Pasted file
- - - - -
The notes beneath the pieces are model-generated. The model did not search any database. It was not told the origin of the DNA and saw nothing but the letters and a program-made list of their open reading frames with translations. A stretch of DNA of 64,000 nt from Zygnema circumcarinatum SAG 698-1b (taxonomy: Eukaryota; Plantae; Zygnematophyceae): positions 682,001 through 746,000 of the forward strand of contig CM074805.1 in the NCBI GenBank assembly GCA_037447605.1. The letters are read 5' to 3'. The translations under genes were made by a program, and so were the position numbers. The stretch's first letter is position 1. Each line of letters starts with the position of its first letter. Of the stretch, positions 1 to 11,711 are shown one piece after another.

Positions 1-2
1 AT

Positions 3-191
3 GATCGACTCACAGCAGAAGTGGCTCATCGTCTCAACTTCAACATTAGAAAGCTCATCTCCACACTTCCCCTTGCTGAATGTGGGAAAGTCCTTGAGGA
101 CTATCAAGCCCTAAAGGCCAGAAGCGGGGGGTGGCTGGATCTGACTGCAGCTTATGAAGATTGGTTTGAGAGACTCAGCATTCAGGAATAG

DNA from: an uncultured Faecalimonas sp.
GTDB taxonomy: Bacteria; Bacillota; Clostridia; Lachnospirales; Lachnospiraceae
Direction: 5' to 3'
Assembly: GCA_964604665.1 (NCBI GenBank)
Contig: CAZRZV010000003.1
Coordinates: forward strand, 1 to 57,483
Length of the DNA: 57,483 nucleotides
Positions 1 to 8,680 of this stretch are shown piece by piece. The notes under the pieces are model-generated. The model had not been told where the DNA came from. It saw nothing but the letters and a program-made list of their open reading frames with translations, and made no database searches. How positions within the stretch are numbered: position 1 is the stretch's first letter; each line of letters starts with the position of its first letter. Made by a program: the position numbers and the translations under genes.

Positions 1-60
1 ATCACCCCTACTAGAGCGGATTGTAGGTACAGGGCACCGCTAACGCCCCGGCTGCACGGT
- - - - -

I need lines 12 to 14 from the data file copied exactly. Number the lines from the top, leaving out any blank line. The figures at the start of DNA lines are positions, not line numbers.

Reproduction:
Coordinates: forward strand, 1 to 57,483
Length of the DNA: 57,483 nucleotides
Positions 1 to 8,680 of this stretch are shown piece by piece. The notes under the pieces are model-generated. The model had not been told where the DNA came from. It saw nothing but the letters and a program-made list of their open reading frames with translations, and made no database searches. How positions within the stretch are numbered: position 1 is the stretch's first letter; each line of letters starts with the position of its first letter. Made by a program: the position numbers and the translations under genes.